I don't want any of this to sound like sour grapes - it isn't. This production was a great success: the most beautiful, moving and profound thing the company has produced in its eleven year history. A necessary and a real engagement with another culture, setting up and using real dialogues between people, languages, ideas, histories and forms. And that ground-breaking quality, that newness, is exactly why it didn't sell. What sells is the easily categorised. The familiar. What people think they want (until, of course, they see what they really want - which is the unexpected).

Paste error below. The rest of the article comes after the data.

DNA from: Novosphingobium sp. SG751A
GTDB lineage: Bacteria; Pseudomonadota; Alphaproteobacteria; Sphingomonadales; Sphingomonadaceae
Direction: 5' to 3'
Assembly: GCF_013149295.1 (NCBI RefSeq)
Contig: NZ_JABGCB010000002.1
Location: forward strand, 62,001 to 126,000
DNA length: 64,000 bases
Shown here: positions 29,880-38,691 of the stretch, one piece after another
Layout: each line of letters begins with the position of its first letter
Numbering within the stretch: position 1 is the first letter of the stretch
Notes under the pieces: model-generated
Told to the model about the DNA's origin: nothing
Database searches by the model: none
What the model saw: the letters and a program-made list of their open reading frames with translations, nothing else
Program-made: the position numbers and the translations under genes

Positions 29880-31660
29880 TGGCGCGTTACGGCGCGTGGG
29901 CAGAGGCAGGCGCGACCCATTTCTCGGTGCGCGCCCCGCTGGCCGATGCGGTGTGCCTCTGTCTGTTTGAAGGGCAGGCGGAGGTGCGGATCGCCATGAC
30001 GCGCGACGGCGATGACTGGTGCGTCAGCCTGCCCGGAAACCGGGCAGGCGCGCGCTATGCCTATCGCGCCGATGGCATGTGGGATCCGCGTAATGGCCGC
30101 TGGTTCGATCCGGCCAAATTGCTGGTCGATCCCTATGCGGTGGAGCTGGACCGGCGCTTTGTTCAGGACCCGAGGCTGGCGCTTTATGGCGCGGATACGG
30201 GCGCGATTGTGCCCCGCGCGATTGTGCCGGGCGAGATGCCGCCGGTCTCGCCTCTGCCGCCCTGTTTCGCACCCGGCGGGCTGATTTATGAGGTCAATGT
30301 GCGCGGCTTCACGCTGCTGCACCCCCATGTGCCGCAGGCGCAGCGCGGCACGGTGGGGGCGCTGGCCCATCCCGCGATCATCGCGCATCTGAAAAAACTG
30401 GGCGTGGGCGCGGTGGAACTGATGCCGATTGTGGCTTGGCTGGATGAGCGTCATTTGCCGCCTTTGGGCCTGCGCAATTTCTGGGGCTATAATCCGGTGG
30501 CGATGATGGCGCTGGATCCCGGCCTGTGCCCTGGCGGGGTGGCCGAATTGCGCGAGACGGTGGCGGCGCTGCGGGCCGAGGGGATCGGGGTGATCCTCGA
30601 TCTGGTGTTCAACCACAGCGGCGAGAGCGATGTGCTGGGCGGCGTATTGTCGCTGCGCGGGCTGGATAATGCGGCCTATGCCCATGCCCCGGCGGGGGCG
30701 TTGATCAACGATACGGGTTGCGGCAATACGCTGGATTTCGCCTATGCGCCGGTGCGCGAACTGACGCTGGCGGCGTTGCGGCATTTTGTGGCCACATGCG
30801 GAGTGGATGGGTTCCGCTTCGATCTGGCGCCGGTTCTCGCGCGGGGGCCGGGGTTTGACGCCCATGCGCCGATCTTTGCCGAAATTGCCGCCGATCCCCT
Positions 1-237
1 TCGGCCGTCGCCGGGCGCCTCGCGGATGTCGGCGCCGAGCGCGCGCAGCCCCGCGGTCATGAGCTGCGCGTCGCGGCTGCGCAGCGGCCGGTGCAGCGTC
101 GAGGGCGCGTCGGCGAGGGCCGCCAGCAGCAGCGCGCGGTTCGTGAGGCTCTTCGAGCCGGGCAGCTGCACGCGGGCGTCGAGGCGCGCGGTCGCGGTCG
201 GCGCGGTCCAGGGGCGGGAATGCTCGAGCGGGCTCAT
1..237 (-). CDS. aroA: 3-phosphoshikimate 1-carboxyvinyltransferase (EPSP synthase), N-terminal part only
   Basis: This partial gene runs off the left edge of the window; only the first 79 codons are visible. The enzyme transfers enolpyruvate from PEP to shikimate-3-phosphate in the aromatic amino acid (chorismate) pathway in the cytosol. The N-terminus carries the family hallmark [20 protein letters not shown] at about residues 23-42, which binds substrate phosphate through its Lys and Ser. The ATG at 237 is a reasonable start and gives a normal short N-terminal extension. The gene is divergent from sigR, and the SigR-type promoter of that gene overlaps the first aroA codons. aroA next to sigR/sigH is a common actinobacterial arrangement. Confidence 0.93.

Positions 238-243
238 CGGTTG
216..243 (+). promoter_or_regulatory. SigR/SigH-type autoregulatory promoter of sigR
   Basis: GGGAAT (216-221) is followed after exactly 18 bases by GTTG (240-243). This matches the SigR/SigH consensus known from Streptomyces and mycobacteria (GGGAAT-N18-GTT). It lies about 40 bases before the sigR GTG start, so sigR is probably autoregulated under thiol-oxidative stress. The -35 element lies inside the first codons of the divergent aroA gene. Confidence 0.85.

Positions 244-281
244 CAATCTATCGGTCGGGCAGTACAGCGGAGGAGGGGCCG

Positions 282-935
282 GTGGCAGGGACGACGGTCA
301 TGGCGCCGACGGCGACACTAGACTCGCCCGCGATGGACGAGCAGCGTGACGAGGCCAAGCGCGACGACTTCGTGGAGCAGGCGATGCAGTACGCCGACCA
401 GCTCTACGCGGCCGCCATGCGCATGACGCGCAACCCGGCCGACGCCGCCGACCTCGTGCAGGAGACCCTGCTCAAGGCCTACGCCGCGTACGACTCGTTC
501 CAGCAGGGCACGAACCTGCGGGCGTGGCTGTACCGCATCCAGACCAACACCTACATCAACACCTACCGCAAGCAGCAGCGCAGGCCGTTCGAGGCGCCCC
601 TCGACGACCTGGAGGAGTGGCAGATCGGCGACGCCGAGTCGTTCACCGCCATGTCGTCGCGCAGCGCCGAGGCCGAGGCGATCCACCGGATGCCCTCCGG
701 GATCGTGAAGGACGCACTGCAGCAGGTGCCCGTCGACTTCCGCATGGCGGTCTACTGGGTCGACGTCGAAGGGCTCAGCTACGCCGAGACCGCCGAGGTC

I talk to Peter on the phone from Vienna. He reminds me that London's response to his Peony Pavilion was just the same. A flash-back to 1st August, and my first meeting with Nancy Crane. We talked about that production, and how we both felt that it was one of the most important theatrical experiences of our lives. What we'd both forgotten, until Peter reminds me, is that the Barbican theatre was virtually empty.